New Developments in Ultrasound Phased Array for the Evaluation of Friction Stir Welds
Colin Bird, TWI 1
Olivier Dupuis, R/D TECH 2
Andre Lamarre, R/D TECH 2
1 TWI; Address; City, State, Postal Code, UK
2 R/DTech; 505, boul. du Parc-Technologique; Quebec, Quebec, G1P4S9, Canada
Paper presented at Friction Stir welding and Processing II, TMS annual meeting 2-6 March 2003
The use of friction stir welding techniques (FSW) to assemble thin aluminum plates in aerospace applications brought about the need for a high-resolution, non-destructive testing technology to find and characterize the small defects, such as kissing bonds, that may occur when using FSW. Phased array ultrasonics and eddy current arrays have been applied to FSW with success. This paper will discuss phased array ultrasonics and eddy current arrays and its application to friction stir welding of thin aluminum plates. Emphasis will be on detection of kissing bonds with both techniques.
This paper presents a novel NDT technology dedicated to the characterization of entrapped oxide defects (also known as kissing bonds) in aluminium friction stir welds. This technology was developed by TWI (UK), R/Tech (Fr.) and with other partners under the European Program Qualistir*.
The Industrial Objectives of this project are to overcome the current limitations of friction stir welding (FSW) technology by researching and developing:
- New NDT techniques and systems for the detection of 'kissing bonds' (lack of penetration defects) and other flaws (or defects) associated with the FSW process.
- New in-process monitoring systems to monitor FSW process parameters to improve joint quality by reducing manufacturing flaws/defects. The development of a NDT and in-process monitoring system, which is integrated with the FSW process will increase end user confidence in this new welding technology.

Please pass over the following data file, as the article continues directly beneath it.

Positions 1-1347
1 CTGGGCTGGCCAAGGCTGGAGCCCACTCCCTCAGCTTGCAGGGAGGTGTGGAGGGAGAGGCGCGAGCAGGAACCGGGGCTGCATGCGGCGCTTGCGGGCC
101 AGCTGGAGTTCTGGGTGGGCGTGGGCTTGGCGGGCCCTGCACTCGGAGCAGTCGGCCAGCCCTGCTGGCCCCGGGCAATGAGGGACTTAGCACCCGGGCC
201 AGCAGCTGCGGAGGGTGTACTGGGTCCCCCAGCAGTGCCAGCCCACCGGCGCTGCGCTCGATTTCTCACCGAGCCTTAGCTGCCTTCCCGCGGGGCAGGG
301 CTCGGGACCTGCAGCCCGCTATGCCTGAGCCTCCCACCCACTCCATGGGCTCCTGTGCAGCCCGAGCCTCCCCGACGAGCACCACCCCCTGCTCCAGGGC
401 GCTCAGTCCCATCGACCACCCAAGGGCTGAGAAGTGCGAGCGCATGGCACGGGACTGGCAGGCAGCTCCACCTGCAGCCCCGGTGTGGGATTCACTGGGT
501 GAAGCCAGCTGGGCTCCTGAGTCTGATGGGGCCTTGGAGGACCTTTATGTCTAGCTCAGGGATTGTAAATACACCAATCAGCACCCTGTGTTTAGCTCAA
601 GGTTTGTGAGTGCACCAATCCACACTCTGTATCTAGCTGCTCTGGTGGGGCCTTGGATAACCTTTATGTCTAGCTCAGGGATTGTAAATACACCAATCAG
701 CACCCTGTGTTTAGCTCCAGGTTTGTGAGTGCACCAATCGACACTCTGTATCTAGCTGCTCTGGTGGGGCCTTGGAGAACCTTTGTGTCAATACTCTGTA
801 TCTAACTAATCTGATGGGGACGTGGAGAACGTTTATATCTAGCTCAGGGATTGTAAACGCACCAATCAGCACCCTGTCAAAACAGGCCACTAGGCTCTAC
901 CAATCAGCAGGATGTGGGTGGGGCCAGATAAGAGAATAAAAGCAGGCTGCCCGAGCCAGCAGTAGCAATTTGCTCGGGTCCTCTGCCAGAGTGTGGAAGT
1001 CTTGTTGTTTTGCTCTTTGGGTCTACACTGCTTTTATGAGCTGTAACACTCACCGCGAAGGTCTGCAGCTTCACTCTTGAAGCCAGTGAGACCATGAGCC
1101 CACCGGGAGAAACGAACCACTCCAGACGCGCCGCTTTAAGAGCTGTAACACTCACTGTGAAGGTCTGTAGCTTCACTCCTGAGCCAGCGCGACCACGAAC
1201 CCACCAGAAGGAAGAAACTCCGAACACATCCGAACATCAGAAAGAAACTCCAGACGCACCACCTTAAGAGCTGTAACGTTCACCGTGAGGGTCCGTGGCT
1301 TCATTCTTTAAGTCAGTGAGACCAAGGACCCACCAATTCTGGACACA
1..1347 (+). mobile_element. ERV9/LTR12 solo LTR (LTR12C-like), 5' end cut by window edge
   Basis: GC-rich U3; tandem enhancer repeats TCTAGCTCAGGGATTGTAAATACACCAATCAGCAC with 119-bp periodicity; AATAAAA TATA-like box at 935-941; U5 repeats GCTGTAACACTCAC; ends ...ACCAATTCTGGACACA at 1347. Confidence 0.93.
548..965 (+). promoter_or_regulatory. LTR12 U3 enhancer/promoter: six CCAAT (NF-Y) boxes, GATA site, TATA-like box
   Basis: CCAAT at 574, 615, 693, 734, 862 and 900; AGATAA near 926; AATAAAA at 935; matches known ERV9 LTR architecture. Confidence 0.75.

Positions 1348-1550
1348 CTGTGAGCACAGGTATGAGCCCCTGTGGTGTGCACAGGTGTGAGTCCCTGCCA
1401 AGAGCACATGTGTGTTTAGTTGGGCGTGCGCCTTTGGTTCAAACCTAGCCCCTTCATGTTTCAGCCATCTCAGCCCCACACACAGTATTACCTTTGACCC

- Flexible FSW system for the application of the FSW process and its associated NDT and in-process monitoring system for the fabrication of 2 and 3 dimensional complex shaped welds thus increasing FSW applications.
This paper is dedicated to the presentation of the results concerning the ultrasonic NDT Technique.
Technique of inspection using ultrasonic phased array probe
The technique of inspection makes use of two phased array probes each being located on each side of the weld. Each probe is tilted at 26.4 degrees so to ensure a shear wave angle of 70 degrees in Aluminum part (cf following picture).
Representation of the inspection performed by
The qualities of ultrasonic phased arrays make it the most suitable solution to rapidly inspect FSW. Phased arrays use an array of elements, pulsed with different delays, to generate an ultrasonic beam. Once generated, the beam is identical to the beam generated by conventional transducers; phased arrays are merely a method of generating and receiving ultrasounds. The beams are generated and received with the use of focal laws, which define the elements to be pulsed and their delays. Software modelling programs and setup wizards are used to define the focal laws. For example, with the setup wizard, the operator defines the number of elements, the required refracted angle, the focal distance, the probe, wedge and material characteristics, and the computer calculates and displays the delays. The produced focal law is then used to generate and receive ultrasound. Different focal laws can be used to shape signal generation and reception.